So last weekend my wife and I escaped to Mammoth Lakes for the first time in a couple of years. I’d been alerted to the stocking of Hot Creek — the So. Cal. holy of holies — by John Tobin, Pasadena Casting Club’s conservation editor. When he told me the California Department of Fish and Game planned to release more than 6,000 fish. I wasn’t sure what to think. My impression over all these years was that Hot Creek contained only natives.(We can talk about natives, browns, rainbows in another post.)
When I asked my buddy, who would also be in Mammoth, if he wanted to fish Hot Creek, he declined because they were stockers. I mulled, I brooded, I went to the local fly shop for guidance, where a guide told me that Hot Creek Ranch had laid down the law — either stock, or the property would go up for sale. I haven’t confirmed that statement with the owners, but it made sense. A business owner has to have a profit base. Without the base, what’s the point?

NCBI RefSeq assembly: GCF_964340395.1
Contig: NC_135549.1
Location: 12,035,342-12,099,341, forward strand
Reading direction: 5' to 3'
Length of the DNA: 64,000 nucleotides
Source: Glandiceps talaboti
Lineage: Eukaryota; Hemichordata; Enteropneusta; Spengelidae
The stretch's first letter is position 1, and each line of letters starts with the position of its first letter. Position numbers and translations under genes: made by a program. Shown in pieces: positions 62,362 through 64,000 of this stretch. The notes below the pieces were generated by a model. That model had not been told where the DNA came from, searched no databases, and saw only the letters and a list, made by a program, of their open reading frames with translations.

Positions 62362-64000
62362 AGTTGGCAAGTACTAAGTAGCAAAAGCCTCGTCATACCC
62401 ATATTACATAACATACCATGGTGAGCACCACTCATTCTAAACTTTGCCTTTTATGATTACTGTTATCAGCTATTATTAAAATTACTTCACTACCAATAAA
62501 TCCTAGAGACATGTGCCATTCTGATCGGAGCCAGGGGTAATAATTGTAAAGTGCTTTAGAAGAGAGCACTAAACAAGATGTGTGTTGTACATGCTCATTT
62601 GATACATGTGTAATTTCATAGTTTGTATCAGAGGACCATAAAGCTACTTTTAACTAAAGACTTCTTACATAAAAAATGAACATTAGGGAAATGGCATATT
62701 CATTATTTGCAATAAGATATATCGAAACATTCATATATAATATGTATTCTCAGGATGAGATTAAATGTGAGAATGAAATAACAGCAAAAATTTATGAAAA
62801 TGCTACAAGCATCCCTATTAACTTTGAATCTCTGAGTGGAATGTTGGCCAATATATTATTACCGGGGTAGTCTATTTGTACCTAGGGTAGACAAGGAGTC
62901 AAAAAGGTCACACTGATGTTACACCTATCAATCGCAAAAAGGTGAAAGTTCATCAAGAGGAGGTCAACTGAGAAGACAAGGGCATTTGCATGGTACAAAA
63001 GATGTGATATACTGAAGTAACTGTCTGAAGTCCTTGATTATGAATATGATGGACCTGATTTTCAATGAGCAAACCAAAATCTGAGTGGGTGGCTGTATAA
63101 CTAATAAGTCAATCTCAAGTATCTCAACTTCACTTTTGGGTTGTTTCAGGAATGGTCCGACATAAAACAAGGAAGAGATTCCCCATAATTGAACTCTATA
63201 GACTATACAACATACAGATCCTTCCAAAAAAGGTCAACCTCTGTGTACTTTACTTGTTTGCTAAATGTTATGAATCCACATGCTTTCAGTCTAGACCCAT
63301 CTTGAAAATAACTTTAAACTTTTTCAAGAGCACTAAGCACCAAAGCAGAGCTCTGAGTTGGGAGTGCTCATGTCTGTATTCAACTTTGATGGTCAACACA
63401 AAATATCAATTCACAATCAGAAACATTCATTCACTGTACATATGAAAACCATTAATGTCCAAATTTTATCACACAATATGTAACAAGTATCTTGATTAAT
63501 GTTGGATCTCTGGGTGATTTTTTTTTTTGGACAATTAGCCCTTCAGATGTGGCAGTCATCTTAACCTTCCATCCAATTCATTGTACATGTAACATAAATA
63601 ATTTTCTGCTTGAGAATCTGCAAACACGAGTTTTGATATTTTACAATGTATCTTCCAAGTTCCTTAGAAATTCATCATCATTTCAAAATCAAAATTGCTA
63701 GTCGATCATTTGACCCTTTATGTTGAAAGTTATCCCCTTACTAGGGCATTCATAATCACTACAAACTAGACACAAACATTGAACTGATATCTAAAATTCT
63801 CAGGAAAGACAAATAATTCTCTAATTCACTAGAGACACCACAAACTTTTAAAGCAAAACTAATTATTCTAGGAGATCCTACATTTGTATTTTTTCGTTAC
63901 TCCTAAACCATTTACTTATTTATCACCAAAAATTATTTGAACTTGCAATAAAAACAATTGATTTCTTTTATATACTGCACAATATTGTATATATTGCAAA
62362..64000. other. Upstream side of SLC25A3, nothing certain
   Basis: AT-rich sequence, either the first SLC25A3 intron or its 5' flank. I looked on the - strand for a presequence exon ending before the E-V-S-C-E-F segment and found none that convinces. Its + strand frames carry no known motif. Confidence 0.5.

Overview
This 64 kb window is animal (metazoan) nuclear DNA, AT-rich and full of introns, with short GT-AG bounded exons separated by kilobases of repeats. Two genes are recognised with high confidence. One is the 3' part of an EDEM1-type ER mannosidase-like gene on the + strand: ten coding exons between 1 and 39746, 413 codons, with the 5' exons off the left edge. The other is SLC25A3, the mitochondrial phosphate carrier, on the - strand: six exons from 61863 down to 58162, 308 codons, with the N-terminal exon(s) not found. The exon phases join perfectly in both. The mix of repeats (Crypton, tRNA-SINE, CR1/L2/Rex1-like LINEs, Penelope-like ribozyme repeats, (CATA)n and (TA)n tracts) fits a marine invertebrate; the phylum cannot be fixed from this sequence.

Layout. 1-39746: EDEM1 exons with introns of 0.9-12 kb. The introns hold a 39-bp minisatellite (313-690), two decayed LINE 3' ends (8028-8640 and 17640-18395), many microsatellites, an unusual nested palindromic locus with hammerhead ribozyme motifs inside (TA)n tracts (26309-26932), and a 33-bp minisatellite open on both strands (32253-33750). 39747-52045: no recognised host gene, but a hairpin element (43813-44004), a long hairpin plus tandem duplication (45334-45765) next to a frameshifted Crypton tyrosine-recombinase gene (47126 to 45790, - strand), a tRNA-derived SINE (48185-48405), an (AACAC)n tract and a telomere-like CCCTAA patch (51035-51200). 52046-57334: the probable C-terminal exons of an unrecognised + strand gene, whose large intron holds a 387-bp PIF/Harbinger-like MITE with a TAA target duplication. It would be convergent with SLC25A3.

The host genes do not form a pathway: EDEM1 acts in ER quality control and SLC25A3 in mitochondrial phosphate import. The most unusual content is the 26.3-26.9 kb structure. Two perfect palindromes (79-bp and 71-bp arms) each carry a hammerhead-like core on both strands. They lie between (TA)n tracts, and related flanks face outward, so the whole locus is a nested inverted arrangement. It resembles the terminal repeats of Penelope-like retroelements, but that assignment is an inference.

A recent CDFG press release confirms this woeful condition: “For unknown reasons, the Hot Creek fishery appears to have declined substantially in recent years, with markedly lower catch rates and few trophy (>18”) fish coming to the creel. Drought-related impacts are the suspected cause, including low flows, lack of flushing flows in late spring/early summer to mobilize fine sediments and expose spawning gravels, potential changes in water quality/chemistry and increased aquatic vegetation.”
Then there is the fact that Hot Creek is a designated “wild trout water.” Why would you stock it and allow it to retain that designation?